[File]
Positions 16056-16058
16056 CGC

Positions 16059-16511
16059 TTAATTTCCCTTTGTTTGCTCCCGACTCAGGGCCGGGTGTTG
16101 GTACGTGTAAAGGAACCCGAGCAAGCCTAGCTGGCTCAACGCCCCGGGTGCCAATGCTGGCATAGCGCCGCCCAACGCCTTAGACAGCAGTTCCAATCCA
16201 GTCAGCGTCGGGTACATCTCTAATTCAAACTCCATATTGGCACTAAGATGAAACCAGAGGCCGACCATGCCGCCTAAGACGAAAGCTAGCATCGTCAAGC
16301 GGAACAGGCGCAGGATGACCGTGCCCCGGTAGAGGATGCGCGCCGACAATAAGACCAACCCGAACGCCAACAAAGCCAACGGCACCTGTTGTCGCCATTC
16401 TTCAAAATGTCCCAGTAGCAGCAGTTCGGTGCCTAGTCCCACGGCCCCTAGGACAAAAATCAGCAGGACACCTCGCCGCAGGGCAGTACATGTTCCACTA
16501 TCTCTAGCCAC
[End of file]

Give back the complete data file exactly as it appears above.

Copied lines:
Positions 16056-16058
16056 CGC

Positions 16059-16511
16059 TTAATTTCCCTTTGTTTGCTCCCGACTCAGGGCCGGGTGTTG
16101 GTACGTGTAAAGGAACCCGAGCAAGCCTAGCTGGCTCAACGCCCCGGGTGCCAATGCTGGCATAGCGCCGCCCAACGCCTTAGACAGCAGTTCCAATCCA
16201 GTCAGCGTCGGGTACATCTCTAATTCAAACTCCATATTGGCACTAAGATGAAACCAGAGGCCGACCATGCCGCCTAAGACGAAAGCTAGCATCGTCAAGC
16301 GGAACAGGCGCAGGATGACCGTGCCCCGGTAGAGGATGCGCGCCGACAATAAGACCAACCCGAACGCCAACAAAGCCAACGGCACCTGTTGTCGCCATTC
16401 TTCAAAATGTCCCAGTAGCAGCAGTTCGGTGCCTAGTCCCACGGCCCCTAGGACAAAAATCAGCAGGACACCTCGCCGCAGGGCAGTACATGTTCCACTA
16501 TCTCTAGCCAC